Chief Executive Officer, EMEA
Jones Lang LaSalle
After a shockingly early start to an IHS Forum presentation on the global economic outlook, which included some very interesting information on future energy supplies, I moved on to join the latter part of a breakfast panel discussion entitled Can Germany save the Euro – and find new growth beyond Europe. In many ways, this was a continuation of a prevailing theme of this year’s World Economic Forum, which has had Europe’s economy firmly under the spotlight. Even so, this was the first occasion – in the sessions that I have attended – in which that spotlight had been thrown so shamelessly on Germany and its economic future. No surprise on the outcome. There seems to be a UK view on Germany and a Continental view on Germany and, as you would expect, a German view on Germany. That illustrates one of the biggest challenges for Europe moving forward. As long as Europe does not agree what causes the issues, it will be difficult to agree on the medicine. Though Europe is the hot topic of this year’s conference, attention shifted for a while to one of the most interesting geographical areas of the future. Its wellbeing is of the highest importance to Europe. As you may have guessed, I’m talking about North Africa.
Egypt, Libya, Tunisia and Morocco are the most important southern adjacencies to Europe and were represented by high ranked politicians. Unfortunately the Congress Hall was far from crowded and the debate they had made our European problems look like a piece of cake. Still, I think it worthwhile highlighting one particular comment: The elephant in the room was the question of whether these countries will move towards more fundamentalist Islamic politics and to what extent this will impact business. The answer to this question, posed by a European journalist, came as quick as a pistol shot. The Western world wasn’t ashamed to do business with autocratic leaders. Now, after North Africa has gained new governments based on democratic elections, with an outcome reflecting the existing societies, businesses should feel more comfortable than ever in doing business within the region.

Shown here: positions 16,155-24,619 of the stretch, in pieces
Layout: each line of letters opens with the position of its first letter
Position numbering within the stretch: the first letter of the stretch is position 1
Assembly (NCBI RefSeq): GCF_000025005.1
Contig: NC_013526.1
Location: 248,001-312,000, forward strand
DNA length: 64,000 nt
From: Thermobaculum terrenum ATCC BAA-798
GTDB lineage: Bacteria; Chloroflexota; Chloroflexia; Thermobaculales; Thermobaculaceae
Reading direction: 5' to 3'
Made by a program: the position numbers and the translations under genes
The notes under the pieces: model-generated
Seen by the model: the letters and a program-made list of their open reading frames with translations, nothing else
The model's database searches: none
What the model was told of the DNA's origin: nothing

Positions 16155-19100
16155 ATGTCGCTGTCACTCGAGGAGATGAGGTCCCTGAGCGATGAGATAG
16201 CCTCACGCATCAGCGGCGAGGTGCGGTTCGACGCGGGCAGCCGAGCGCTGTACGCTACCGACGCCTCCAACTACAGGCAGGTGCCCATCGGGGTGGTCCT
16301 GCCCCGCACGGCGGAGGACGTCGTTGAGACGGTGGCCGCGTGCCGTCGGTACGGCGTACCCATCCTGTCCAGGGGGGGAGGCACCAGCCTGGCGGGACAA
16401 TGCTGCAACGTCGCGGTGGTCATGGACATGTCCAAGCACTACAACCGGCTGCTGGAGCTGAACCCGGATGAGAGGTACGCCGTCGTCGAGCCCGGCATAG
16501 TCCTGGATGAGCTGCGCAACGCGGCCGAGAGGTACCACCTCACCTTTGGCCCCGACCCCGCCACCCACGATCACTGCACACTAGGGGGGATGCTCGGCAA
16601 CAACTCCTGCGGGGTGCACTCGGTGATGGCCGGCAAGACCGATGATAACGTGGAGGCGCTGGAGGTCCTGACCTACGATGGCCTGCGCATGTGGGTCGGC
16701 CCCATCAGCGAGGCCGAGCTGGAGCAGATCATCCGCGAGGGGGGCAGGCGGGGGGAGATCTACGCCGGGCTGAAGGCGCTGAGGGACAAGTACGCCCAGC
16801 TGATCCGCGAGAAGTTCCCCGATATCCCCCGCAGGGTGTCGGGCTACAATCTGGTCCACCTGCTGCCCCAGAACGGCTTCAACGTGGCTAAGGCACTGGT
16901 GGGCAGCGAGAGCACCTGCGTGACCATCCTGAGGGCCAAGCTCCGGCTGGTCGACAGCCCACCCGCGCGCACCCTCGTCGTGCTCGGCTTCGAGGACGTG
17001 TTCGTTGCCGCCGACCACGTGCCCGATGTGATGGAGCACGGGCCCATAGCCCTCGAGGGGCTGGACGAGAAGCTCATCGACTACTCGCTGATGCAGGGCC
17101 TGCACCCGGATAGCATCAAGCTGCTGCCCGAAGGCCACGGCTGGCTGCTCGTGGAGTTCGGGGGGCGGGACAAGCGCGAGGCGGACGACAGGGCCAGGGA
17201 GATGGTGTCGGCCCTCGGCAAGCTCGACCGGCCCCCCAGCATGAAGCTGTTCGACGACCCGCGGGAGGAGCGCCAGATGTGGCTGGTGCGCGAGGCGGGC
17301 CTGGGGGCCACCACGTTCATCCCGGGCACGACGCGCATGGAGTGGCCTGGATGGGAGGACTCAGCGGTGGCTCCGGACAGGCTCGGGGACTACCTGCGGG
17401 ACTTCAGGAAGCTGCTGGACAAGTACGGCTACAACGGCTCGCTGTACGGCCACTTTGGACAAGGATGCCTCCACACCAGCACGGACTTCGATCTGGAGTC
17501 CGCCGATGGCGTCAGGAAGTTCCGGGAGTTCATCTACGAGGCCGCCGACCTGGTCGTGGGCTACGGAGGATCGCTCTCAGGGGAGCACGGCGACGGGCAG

People, jobs and cities
Over lunch I was able to participate in one of the most fascinating workshops of the last couple of days, taking the theme Business as the driving force of growth and employment. Especially striking was that it gathered some of the most prominent global CEOs together with more ordinary managers like me, trying to come up with ideas for the private sector as well as the policy makers in order to really make progress in creating more jobs around the world. No blackberry checking in between, just serious work. I was strongly reminded of university times; great team discussions and clear pressure to come up with a result. The session was confidential but I’m sure that some of the ideas discussed will find their way into real life.
For now, the afternoon and early evening is filled with a whole series of client and journalist meetings, which provide a wonderful collective illustration of the ideas, energy and sheer enthusiasm centred in this little Swiss town at the moment… and some great new business contacts too! Before I finish this latest blog, for those who have been asking, here is the link to the research report we published this week on A new world of cities – Redefining the real estate investment map which I mentioned in an earlier blog. Very timely reading, given much of the debate here.